FOUNDER FILE: TONY & THE COLORADO TRAIL VOLUME 1
Recently, I helped a close friend prepare for the Colorado Trail, his first thru-hike. As you may know, I thru-hiked the Colorado Trail in 2018, and it was that experience that inspired Mesa. Needless to say, helping my friend prepare for the CT brought back a flood of memories and reveries. I want to take this opportunity to share my planning process — and hopefully help future hikers in a small way!
First, a little about me. I grew up along the Colorado Front Range, privileged to have access to great hiking trails. Often, I would go on weekend or evening hikes with my mom, or on weekend fishing or snowboarding trips with my dad. My first backpacking trip was a single overnighter when I was in high school. My next trip was a week-long backpack in Minnesota organized as a pre-orientation college program. From there, I would occasionally backpack when back home in Colorado, or when on vacations. Rarely did I backpack for more than 1 night — usually, I would use backpacking as a means to achieving other goals, such as climbing a Colorado 14er. So, when I decided to hike the 485 mile Colorado Trail in July 2018, I had no similar experience, and certainly had never pursued such an extensive solo trip.
Prior to my hike, I was holding down a full-time job that kept me busy during the day (and often into the evening). I was able to do my best trip-planning on nights and weekends, when I consumed just about every YouTube video, Trail Journal, and independent blog I could find. I broke my planning into 3 main buckets: the hike, gear, and food.
To plan the hike itself, I relied on the Colorado Trail Databook. This incredible booklet contains details of every major turn, intersection, water source, and campsite along the entire trail length. Plus, it includes mileage and elevation profiles for the trail. Amazing! My research told me that I should plan to start hiking a comfortable daily distance and build up my daily mileage over the first week. Based on previous hiking experience, and knowing I would have nothing else to do all day, I was confident that I could build up to a 20 mile-per-day pace. To start, I planned my first day’s pace at 16 miles, then set a few 18 mile days, before averaging out to 20 miles per day. I then cross referenced these mileage goals against the Databook, for several reasons. First, I wanted to be near a water source and (hopefully) a designated campsite most nights. I also used the Databook to gut-check my mileage, reviewing the elevation profile of the day’s hike to make sure it wasn’t too crazy. Finally, I wanted to make sure the number of days between resupplies was reasonable. This last point was particularly important because I would have to carry the weight of all my food between resupply points, and what food I would have along the trail depended on what was available in stores at the resupply or what I had mailed to myself. After checking and cross-checking my hiking plan, I had a pristine 30 day trip laid out in a spreadsheet, complete with daily mileage, cumulative mileage, and the number of days between resupplies.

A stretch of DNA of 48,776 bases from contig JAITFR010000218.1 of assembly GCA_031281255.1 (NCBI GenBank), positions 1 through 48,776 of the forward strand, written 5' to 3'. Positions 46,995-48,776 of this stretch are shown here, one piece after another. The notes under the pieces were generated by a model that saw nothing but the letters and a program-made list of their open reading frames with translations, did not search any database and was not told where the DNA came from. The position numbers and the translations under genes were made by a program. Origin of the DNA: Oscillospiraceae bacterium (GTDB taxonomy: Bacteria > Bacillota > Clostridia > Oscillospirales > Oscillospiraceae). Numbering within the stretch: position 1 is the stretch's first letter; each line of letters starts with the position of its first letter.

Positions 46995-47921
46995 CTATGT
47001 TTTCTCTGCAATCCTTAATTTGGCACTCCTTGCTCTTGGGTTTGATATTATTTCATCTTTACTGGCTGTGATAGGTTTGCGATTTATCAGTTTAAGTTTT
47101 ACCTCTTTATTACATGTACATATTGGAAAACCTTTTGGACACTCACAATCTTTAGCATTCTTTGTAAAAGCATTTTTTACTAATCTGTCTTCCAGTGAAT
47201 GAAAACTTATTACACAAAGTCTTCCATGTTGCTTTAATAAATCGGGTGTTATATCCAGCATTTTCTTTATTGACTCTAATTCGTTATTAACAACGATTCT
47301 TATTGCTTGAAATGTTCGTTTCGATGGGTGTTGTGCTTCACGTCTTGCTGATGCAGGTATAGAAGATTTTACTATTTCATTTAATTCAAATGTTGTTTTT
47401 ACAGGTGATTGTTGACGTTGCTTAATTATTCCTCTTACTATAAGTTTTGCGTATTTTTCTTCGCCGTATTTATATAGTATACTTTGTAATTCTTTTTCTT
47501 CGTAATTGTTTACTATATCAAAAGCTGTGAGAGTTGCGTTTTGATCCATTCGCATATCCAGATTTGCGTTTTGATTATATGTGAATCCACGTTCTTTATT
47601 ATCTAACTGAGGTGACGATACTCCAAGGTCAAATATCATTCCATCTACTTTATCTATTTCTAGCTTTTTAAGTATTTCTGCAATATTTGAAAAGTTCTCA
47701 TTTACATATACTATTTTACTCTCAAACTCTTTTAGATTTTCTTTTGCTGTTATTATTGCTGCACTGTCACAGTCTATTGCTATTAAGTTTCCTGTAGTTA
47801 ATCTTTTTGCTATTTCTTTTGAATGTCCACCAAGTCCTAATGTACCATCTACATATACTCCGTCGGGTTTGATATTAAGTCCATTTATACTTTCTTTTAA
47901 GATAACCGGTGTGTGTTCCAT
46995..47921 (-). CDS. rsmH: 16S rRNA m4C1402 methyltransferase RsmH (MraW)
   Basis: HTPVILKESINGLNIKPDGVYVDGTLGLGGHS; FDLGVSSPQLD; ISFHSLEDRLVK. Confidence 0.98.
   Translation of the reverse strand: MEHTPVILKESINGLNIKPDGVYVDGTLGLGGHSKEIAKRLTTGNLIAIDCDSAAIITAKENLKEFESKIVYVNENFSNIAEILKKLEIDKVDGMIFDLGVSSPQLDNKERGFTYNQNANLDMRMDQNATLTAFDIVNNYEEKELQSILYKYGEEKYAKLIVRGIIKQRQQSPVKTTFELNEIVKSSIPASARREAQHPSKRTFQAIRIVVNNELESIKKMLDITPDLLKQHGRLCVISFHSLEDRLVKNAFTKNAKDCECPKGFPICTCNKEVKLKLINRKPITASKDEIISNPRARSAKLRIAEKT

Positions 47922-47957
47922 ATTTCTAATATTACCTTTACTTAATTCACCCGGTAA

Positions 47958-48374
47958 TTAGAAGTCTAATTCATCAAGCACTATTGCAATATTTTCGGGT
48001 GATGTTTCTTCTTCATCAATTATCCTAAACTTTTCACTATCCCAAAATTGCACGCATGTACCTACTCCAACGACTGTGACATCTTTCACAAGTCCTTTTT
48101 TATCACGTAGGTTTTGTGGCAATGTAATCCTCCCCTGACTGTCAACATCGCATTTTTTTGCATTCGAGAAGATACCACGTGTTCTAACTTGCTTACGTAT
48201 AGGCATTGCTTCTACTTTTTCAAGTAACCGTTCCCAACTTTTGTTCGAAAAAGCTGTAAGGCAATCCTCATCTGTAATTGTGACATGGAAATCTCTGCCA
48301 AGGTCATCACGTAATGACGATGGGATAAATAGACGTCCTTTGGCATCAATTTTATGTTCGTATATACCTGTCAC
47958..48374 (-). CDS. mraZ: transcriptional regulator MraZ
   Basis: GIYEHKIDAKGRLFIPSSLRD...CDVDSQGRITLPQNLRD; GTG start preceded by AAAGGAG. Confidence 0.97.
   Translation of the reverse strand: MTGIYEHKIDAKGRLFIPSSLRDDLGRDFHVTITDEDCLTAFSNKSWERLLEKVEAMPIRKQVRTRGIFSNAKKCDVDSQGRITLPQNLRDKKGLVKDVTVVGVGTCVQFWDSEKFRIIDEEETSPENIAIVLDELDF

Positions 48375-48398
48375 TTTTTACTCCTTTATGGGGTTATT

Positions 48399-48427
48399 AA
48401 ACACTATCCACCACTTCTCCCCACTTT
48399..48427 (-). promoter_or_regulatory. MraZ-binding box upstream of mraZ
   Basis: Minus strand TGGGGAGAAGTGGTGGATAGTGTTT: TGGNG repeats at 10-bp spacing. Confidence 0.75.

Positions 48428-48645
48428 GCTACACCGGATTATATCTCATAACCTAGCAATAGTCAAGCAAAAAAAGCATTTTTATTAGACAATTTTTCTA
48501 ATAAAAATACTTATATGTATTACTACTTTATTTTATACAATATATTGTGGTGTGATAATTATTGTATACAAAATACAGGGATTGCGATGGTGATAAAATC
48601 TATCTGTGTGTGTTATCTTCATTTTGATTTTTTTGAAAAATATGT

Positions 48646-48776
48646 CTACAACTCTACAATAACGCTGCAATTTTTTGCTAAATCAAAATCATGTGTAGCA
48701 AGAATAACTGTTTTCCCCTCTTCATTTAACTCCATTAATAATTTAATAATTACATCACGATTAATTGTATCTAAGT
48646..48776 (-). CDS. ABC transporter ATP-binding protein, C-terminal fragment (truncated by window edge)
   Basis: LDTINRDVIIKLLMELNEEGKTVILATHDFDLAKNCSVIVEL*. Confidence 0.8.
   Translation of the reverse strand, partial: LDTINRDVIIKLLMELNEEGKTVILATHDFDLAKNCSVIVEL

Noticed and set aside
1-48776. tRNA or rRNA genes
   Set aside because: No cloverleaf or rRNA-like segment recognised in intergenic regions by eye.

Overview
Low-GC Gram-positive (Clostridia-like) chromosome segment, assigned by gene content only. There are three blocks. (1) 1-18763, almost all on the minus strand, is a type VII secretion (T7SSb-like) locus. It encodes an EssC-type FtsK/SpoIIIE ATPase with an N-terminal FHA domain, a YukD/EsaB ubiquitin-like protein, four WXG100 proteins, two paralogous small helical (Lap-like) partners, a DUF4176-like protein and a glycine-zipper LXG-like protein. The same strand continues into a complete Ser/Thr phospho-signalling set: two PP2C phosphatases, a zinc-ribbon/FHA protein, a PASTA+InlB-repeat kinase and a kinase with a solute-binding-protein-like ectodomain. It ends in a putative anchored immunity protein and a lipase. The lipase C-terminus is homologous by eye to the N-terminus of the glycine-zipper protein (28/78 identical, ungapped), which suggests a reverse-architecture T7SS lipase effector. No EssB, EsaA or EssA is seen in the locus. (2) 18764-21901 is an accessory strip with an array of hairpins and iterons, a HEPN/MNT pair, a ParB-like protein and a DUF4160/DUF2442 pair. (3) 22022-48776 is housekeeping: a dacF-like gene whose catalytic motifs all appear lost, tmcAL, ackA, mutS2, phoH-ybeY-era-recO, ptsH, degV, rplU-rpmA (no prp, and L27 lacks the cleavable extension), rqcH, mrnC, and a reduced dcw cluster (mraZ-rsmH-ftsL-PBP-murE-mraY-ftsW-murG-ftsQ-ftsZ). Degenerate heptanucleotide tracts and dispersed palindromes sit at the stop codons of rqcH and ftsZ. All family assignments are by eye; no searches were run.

The next part of my planning revolved around gear. Don’t we all love love talking about our gear? As such, there were no shortage of opinions and reviews online. After reading several (okay, dozens), I developed another spreadsheet identifying all of the gear I would bring, along with the weight of each item.
Over the next few weeks, I continued to read gear lists and ultimately pared down my pack based on what I read. For example, I originally planned to use my existing camping stove setup, but later read that combining the MSR PocketRocket and Evernew titanium pot would reduce my weight from 15.3 oz to around 6 oz — over half a pound lighter!